Background Incarcerated people are at increased risk of human immunodeficiency virus (HIV) infection relative to the general population. Despite a high burden of infection, HIV care use among prison populations is often suboptimal and varies among settings, and little evidence exists explaining the discrepancy. Therefore, this review assessed barriers to optimal use of HIV care cascade in incarcerated people. Methods Quantitative and qualitative studies investigating factors affecting linkage to care, ART (antiretroviral therapy) initiation, adherence and/or outcomes among inmates were systematically searched across seven databases. Studies published in English language and indexed up to 26 October 2018 were reviewed. We performed a narrative review for both quantitative and qualitative studies, and meta-analyses on selected quantitative studies. All retrieved quantitative studies were assessed for risk of bias. Meta-analyses were conducted using RevMan-5 software and pooled odds ratios were calculated using Mantel-Haenszel statistics with 95% confidence interval at a p<0.05. The review protocol has been published at the International Prospective Register of Systematic Reviews (PROSPERO; Number: CRD42019135502). Results Of forty-two studies included in the narrative review, eight were qualitative studies. Sixteen of the quantitative studies were eligible for meta-analyses. The narrative synthesis revealed structural factors such as: a lack of access to community standard of HIV care, particularly in resource limited countries; loss of privacy; and history of incarceration and re-incarceration as risk factors for poor HIV care use in prison populations. Among social and personal characteristics, lack of social support, stigma, discrimination, substance use, having limited knowledge about, and negative perception towards ART were the main determinants of suboptimal use of care in incarcerated people. In the meta-analyses, lower odds of ART initiation was noticed among inmates with higher baseline CD4 count (CD4 ≥500celss/mm 3) (OR = 0.37, 95%CI: 0.14-0.97, I 2 = 43%), new HIV diagnosis (OR = 0.07, 95%CI: 0.05- 0.10, I 2 = 68%), and in those who lacked belief in ART safety (OR = 0.32, 95%CI: 0.18-0.56, I 2 = 0%) and efficacy (OR = 0.31, 95%CI: 0.17-0.57, I 2 = 0%). Non-adherence was high among inmates who lacked social support (OR = 3.36, 95%CI: 2.03-5.56, I 2 = 35%), had low self-efficiency score (OR = 2.50, 95%CI: 1.64,-3.80, I 2 = 22%) and those with depressive symptoms (OR = 2.02, 95%CI: 1.34-3.02, I 2 = 0%). Lower odds of viral suppression was associated with history of incarceration (OR = 0.40, 95%CI: 0.35-0.46, I 2 = 0%), reincarceration (OR = 0.09, 95%CI: 0.06-0.13, I 2 = 64%) and male gender (OR = 0.55, 95% CI: 0.42-0.72, I 2 = 0%). Higher odds of CD4 count <200cells/mm 3 (OR = 2.01, 95%CI: 1.62, 2.50, I 2 = 44%) and lower odds of viral suppression (OR = 0.20, 95%CI: 0.17-0.22, I 2 = 0%) were observed during prison entry compared to those noticed during release. Conclusion Given the high HIV risk in prison populations and rapid movements of these people between prison and community, correctional facilities have the potential to substantially contribute to the use of HIV treatment as a prevention strategy. Thus, there is an urgent need for reviewing context specific interventions and ensuring standard of HIV care in prisons, particularly in resource limited countries.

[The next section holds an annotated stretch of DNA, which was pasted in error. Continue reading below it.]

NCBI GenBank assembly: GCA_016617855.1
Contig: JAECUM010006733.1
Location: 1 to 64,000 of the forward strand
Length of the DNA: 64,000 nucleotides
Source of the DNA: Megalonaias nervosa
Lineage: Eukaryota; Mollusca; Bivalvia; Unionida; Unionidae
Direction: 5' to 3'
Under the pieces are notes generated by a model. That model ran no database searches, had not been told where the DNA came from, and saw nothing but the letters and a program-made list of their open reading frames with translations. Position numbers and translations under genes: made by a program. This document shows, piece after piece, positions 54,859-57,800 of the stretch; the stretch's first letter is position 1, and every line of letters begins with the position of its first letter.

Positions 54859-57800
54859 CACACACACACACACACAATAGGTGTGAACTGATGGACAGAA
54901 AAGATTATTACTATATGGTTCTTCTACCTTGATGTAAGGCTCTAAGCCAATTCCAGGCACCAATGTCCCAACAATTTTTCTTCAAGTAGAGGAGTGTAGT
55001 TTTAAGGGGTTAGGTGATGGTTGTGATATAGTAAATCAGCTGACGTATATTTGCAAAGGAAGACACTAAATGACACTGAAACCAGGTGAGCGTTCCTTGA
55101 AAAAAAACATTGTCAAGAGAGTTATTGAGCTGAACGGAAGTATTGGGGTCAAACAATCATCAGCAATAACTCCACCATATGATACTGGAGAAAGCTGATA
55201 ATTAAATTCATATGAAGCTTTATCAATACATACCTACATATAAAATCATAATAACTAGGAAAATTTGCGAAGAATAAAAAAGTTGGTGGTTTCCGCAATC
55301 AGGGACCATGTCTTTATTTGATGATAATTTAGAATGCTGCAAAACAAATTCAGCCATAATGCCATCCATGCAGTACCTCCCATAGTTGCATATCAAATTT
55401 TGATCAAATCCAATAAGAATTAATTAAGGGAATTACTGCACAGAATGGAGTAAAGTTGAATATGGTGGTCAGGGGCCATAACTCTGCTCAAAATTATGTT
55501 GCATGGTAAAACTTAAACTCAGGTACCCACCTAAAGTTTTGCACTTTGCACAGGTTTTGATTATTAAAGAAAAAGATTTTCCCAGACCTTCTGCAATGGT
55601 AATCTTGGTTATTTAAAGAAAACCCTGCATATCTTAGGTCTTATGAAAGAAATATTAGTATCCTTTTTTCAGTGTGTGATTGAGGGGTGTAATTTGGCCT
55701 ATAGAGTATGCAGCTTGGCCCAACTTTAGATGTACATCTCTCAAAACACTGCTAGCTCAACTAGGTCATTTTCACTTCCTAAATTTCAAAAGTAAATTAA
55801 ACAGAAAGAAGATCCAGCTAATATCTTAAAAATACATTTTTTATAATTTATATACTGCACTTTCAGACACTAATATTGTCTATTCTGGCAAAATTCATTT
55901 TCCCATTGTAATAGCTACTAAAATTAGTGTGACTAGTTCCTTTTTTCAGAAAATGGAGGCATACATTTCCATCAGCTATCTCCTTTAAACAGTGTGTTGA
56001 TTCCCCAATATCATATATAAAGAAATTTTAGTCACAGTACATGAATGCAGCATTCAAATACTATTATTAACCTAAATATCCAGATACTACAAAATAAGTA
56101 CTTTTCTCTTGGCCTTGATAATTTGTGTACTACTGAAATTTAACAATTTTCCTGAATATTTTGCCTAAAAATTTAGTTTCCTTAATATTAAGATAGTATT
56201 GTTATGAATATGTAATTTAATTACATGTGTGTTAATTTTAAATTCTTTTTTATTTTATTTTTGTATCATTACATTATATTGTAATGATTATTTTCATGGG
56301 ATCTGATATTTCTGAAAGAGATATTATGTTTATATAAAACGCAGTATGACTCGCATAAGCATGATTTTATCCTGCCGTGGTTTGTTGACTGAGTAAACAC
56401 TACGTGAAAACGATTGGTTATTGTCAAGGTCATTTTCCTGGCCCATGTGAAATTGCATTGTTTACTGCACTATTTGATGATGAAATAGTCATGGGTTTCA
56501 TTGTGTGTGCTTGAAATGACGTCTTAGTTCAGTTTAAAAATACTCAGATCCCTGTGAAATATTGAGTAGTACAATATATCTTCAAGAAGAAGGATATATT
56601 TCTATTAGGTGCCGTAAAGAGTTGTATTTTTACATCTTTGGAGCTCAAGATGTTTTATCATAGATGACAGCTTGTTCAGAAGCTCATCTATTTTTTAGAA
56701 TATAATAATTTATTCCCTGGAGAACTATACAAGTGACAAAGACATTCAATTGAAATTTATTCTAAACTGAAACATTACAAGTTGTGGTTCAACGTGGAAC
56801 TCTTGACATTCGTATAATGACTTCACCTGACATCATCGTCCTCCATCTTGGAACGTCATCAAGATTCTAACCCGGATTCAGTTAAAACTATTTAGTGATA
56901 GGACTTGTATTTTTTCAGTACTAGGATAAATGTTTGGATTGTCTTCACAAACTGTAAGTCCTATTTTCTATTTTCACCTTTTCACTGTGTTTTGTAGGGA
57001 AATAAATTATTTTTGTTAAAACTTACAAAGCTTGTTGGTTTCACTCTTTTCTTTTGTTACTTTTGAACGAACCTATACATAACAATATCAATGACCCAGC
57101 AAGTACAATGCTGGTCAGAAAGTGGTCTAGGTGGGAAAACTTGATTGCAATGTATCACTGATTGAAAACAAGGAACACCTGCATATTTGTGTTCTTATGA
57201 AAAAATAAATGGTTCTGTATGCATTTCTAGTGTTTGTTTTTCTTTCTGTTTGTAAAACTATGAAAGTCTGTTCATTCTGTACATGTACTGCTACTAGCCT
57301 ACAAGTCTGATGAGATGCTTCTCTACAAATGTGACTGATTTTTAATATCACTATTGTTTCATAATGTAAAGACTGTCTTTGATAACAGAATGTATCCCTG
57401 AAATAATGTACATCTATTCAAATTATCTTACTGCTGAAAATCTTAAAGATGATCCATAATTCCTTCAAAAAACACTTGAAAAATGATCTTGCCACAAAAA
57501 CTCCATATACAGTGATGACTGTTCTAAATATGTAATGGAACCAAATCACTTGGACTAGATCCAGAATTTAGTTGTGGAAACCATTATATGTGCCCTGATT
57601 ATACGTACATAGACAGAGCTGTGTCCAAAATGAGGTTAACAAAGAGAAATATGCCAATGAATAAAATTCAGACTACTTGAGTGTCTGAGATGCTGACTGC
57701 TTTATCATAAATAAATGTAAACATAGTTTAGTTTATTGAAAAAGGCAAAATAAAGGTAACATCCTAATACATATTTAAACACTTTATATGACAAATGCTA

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- antiretroviral therapy
- incarcerated people
- systematic review
- human immunodeficiency virus (HIV)